Kaliyuga The Age Of Darkness (Chapter 18) in English Novel Episodes by Vicky Trivedi books and stories PDF | Kaliyuga The Age Of Darkness (Chapter 18)

Kaliyuga The Age Of Darkness (Chapter 18)

18

THE TEST

[The advent my Avatar has been known of and predicted for thousands of years in various holy books and obscure texts, people were talking about my prophecies as the Kalki Avatar before Pralaya and now, after Pralaya I’m here among you as the old sages have predicted before ages.]

I almost jog and catch up to the strange man.

“Your test room is at the end of this hallway,” he says, “follow me.” His voice is strange, perhaps due to his age. He is looking old, some wrinkles over his face are revealing his age otherwise the veins webbing on skin don’t let me assume his age.

He stops after a couple of minutes and looks back. I stop.

As he again starts to walk he says, “Listen, this is the stage one of the taste. It’s about strength and body structure.”

I nod, wondering why he is telling me that.

“One can be ready and prepared for this,” he looks into my face, we are still walking, “at least you are.”

I don’t speak anything, we continue walking. The hallway seems to go on forever.

“The healer can’t know how much strength is in your body until you let him know,” he says, “his knowledge depends on the machine and you have to remember one thing.”

“What?” Now I dare to ask.

“Don’t show your strength,” he whispers, “don’t use all of your strength when the healer says to do so. He can’t know if you have used all your strength or not.”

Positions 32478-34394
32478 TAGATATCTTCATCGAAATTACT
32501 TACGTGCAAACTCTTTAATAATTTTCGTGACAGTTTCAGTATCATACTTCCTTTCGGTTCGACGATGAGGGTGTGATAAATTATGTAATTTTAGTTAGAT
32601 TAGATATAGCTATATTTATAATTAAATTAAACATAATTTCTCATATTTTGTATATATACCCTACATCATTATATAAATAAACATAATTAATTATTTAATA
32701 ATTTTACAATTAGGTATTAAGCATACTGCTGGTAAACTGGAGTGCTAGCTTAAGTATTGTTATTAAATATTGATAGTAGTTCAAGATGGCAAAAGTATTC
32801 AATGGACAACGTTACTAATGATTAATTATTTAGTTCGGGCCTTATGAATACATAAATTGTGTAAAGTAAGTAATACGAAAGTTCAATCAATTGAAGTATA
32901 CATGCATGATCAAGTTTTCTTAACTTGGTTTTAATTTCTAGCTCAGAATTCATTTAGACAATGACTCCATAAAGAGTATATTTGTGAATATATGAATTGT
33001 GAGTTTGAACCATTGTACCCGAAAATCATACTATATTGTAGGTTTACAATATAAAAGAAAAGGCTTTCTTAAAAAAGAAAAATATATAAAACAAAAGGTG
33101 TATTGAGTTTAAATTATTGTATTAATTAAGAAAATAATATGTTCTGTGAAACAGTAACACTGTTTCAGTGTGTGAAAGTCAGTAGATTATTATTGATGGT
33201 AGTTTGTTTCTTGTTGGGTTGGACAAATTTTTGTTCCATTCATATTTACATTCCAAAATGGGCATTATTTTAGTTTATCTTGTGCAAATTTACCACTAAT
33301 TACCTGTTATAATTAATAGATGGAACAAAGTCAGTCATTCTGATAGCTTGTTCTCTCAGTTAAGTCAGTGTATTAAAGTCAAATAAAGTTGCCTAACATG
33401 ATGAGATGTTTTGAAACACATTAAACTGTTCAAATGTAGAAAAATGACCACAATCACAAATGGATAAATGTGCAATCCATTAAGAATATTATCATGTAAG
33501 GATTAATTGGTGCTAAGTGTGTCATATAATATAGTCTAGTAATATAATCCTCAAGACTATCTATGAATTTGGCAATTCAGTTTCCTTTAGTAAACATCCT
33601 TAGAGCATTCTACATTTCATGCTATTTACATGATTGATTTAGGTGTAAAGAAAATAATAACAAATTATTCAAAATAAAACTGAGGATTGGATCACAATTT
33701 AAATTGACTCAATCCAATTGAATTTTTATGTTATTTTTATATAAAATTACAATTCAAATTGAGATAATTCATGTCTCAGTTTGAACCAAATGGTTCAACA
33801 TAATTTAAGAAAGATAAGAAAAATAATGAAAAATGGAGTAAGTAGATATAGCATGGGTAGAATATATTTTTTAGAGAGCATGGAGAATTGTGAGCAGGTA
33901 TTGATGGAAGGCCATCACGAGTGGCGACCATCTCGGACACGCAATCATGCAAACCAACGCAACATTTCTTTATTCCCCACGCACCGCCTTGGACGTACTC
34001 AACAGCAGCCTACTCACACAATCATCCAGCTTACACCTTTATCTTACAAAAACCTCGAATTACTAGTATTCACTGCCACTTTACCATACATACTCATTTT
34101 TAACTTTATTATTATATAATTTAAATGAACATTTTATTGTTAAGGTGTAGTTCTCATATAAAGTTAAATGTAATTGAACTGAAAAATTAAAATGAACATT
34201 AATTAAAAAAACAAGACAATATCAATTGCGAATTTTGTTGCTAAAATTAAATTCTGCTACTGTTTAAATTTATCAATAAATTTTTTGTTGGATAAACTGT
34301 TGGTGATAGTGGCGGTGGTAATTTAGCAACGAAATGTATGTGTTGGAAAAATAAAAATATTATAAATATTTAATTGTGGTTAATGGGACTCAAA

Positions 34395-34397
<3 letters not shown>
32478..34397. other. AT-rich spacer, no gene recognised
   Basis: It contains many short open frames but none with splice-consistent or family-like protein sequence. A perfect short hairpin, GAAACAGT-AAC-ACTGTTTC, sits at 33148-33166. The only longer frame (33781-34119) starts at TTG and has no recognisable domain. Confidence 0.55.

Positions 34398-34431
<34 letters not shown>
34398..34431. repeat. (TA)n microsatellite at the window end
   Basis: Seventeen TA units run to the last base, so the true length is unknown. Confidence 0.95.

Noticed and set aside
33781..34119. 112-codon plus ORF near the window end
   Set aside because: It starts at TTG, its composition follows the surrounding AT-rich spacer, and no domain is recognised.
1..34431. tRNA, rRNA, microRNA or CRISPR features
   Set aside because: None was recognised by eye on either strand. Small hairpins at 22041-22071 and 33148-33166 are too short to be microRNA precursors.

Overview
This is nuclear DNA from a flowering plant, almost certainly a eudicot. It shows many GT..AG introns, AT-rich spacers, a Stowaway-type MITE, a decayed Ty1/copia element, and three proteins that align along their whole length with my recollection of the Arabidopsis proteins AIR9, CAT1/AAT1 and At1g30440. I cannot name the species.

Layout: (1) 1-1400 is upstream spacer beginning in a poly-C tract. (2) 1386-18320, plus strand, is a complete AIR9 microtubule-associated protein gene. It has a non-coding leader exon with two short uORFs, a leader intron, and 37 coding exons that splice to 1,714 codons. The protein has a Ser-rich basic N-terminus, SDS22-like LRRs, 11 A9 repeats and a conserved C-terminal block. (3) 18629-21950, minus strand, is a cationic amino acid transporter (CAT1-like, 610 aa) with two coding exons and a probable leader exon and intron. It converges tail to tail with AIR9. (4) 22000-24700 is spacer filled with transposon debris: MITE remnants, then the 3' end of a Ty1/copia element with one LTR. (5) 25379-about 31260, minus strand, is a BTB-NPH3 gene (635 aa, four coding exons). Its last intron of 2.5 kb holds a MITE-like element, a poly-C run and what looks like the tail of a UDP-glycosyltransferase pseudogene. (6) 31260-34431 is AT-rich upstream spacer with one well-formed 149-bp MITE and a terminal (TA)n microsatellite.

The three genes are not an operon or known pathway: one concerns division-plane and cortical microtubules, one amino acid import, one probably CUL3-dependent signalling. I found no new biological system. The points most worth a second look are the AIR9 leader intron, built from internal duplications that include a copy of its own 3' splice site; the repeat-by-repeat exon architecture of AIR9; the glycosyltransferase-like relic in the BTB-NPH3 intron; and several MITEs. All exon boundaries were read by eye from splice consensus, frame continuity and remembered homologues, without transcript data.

“Why?’ I whisper back, curiously.

“He isn’t a human,” he says, “He is a robot.”

“What’s a robot?”

“I’ve no time to explain all this,” he sounds in hurry, “remember he is a machine but just looks like a human. He can’t do anything beyond his limits.”

“Okay,” I mumble, watching the irritation on his face.

“Why are you helping me?”

“I’ve got orders.”

“From whom?” My throat begins to tighten and release, tighten and release.

He says sadly. “I’m not authorized to reveal the name.”

“Okay,” I say, trying another one. “Who are you?”

“I, Devata.”

“Don’t you have a name?”

“I’ve but I’m not supposed to tell you.”

“Why are you telling this to only me, not anyone else?”

“You are in danger. Not others.”

“Why?”

“Because they are searching for you,”

“What about other conversants?”

“They are not searching for a conversant.”

“Then?”

“Something else but what I don’t know.” He says, “I’ve never administered tests.”

I say nothing. My throat is spasming; fear makes it hard to breathe as I think about what they are searching for.

He touches my shoulder, “stage one isn’t hard, but the second stage is,” he says, at normal volume, which makes me a bit calm.

“What should I do in stage two?” I pass my right hand through my hair – I do it when I’m confused.

“I don’t know,” he says, “but you will get help there too.”

My stomach tightens if help won’t come. I try to imagine I’ll get help but my thoughts are going haywire. Who is he? Why is he helping me? If they are not searching for conversant than for what they are searching? What will be in the second stage?

I feel fear, my palms sweaty, my mouth dry, and a lump in my throat.

I look at him as we reached a door, his eyes are incomprehensible. I can’t understand why he is helping me. I wonder if anyone knows me beyond the wall.

“Remember, they want to know if there is an avatar inside you, but the healer is a robot and his evaluation depends on your answers, so the better chance you have not to be caught if you lie about everything he asks, he can’t look into your brain like the Devatas can.”

“Got it,” I say, looking at the door in front of us.

 

“If they ask you what the Creator is, tell them he is God. Heaven forbid, don’t speak anything stupid like the incarnation of Kaliyuga or they would kill you, instant.”

“Uh,” I mumble, something in my stomach clenching like first.

“Now, be brave, Samrat,” he says, opening the door and I am surprised how he knows my name, “you are not like others.”